While it's tempting to just stay and enjoy the expansive view of the bay, perhaps venturing as far as the end of the dock, leaving the property by paddle, by foot, by bicycle, or by car can take you on many small adventures to fill your days. Here are some of the things we enjoy doing when there’s not another garden bed to turn or a vintage door handle to fix.
On The Water
From the Beach, slip in a kayak and explore the shore or paddle across the bay to many of the beautiful beaches that are part of the Point Reyes National Seashore. Mornings are usually more still, and when the wind picks up it usually comes from the west pushing down the bay. Blue Waters Kayak’s offers tours.
While commercial fishing is no longer, there’s still halibut to be had and many sportfishermen are on the bay in fishing kayaks or motor boats. Still haven’t caught one off the dock but you can always try - that’s why it's called “fishing”.
Swimming? The waters off the beach are surprisingly warm, often around 73F in the late summer as the bay doesn’t often get deeper than 20 feet. You’ll often see local distance swimmers moving up the shore in light wetsuits.
Hikes come in many varieties, though are much more prevalent on the other side of the bay.
Close by, a short meandering walk takes you around the Marconi site across the road. Its a short walk down the road to get to the entrance and there’s only a narrow shoulder, or at low tide you can walk down the beach.
At Dillon Beach you can walk the wide beach down to the mouth of Tomales Bay where it opens into Bodega Bay (parking at the beach requires a fee).
Point Reyes National Seashore offers a multitude of hikes between Olema to the tip of the point - short or long hikes that usually can always take you to the pacific. Stop by the Bear Valley visitors center in Olema to pick up a map of the area, and check out the great bookstore with a nice selection of wildlife guides.
On a Bike
This section of Route 1 is popular with road bikers coming from as far as San Francisco. You’re already here, pick a direction……north takes you to wonderful small communities like Tomales, Valley Ford and Bodega Bay while heading south and around the southern end of the bay can send you to the tip of the Point Reyes Peninsula.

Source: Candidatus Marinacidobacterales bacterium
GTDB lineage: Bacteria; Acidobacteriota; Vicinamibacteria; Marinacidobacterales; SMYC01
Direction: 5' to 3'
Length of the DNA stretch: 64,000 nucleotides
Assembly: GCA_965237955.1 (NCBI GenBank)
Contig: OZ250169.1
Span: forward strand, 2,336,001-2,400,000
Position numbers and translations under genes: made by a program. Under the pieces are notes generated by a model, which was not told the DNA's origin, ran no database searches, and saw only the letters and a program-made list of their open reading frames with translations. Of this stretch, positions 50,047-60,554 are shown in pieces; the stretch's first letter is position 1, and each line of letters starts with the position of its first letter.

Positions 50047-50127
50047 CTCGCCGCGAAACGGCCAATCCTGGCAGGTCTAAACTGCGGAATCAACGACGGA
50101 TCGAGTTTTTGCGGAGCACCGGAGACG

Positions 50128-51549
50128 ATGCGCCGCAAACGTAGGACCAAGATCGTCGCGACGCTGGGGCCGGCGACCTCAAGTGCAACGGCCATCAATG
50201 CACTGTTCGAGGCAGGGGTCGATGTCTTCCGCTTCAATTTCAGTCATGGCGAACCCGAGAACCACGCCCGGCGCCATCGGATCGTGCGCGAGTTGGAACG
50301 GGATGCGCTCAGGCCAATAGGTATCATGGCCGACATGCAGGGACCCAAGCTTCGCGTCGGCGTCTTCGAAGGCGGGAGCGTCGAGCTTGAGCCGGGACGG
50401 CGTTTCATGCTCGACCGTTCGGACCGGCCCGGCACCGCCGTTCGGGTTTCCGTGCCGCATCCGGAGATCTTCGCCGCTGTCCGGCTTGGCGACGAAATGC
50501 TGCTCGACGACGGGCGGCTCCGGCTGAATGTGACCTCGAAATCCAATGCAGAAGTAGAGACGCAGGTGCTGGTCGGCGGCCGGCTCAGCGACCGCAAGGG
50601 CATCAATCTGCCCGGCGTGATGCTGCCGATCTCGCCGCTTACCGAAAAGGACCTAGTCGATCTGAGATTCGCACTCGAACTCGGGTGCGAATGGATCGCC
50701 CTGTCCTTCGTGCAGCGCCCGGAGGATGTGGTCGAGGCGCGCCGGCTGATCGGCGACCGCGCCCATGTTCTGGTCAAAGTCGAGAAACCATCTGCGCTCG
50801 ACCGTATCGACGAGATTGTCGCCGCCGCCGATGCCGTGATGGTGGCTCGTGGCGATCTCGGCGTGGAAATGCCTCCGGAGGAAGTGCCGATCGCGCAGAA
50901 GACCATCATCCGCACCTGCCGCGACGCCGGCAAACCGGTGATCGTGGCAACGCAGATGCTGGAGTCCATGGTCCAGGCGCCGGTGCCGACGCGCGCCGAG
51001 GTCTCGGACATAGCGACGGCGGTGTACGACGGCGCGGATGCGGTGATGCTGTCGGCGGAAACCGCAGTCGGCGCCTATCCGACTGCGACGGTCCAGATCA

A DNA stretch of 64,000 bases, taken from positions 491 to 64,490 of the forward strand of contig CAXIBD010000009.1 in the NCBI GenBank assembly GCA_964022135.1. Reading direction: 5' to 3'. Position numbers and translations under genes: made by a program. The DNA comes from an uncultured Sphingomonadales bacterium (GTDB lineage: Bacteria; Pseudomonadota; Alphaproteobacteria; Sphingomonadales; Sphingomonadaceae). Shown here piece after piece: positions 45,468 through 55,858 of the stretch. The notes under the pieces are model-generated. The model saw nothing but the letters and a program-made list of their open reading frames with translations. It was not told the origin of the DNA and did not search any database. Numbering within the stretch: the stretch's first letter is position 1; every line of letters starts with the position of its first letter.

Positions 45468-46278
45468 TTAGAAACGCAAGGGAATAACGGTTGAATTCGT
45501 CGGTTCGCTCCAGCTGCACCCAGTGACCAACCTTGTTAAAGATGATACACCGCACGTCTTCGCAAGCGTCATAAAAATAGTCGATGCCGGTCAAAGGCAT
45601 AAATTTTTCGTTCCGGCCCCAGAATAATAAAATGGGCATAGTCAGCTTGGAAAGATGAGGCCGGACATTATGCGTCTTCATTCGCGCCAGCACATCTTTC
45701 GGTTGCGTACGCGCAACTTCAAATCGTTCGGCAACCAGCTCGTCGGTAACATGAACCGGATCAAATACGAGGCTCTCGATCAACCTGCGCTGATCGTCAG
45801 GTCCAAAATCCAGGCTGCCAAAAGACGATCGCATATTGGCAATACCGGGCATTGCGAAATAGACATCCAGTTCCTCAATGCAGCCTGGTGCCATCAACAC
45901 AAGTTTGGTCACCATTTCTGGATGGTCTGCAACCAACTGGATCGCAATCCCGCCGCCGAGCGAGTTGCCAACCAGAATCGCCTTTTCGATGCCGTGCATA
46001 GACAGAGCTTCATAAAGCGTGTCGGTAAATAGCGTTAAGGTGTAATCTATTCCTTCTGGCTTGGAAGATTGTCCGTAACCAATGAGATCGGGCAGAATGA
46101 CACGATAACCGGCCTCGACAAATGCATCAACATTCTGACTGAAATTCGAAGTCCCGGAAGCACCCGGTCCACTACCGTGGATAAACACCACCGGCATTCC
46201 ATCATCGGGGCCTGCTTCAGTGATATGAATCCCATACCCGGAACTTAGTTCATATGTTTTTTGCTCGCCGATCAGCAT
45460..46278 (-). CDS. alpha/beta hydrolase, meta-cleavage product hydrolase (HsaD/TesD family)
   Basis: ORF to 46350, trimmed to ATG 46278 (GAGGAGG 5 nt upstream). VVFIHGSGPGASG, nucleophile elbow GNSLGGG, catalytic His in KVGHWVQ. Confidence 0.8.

South of Olema has a couple of great mountain biking trails like the Bolinas Ridge Trail.
It can be hard to choose between getting your own provisions or going out to eat. We suggest mixing it up - its why there are 3 meals a day.
Tomales Bay Oyster Company just to the south, and Hog Island just to the north, are the places to go to pick up your local oysters and clams to go. Bring a cooler or a bucket. We have shucking knives in with the cutlery. Toss your empty shells off the end of the dock.
Tony’s Seafood, The Marshall Store, Hog Island and Nick’s Cove are 4 great food spots that string along the coast north of here. Tony’s and Nick’s are sit down places and open for dinner most days of the week, while the others are casual lunch spots.
The town of Tomales has the William Tell House, the Pizza, and KB Sausage and all are gems. Its a great, but tiny, town so hours are limited during the week.
Further afield, and to be honest, back in the more populated areas, Point Reyes, Olema, and Inverness all offer wonderful eateries of their own.
Point Reyes Station is the biggest town around. It’s here that you’ll find the only gas station around, and Building Supply Hardware (open weekdays only). Palace Market is a great grocery store, with a noticeably talented buyer, that has everything you need in terms of provisions. Brickmaiden Bread is our favorite bakery and we could stop by each day. There are also two wonderful farmstands near town, Little Wing Farm down by the graffiti bridge and Blank Farm just north of the elementary school - cash only for both. There’s much more to town - these picks are just the one’s on our regular route.
Kayak to Heart's Desire Beach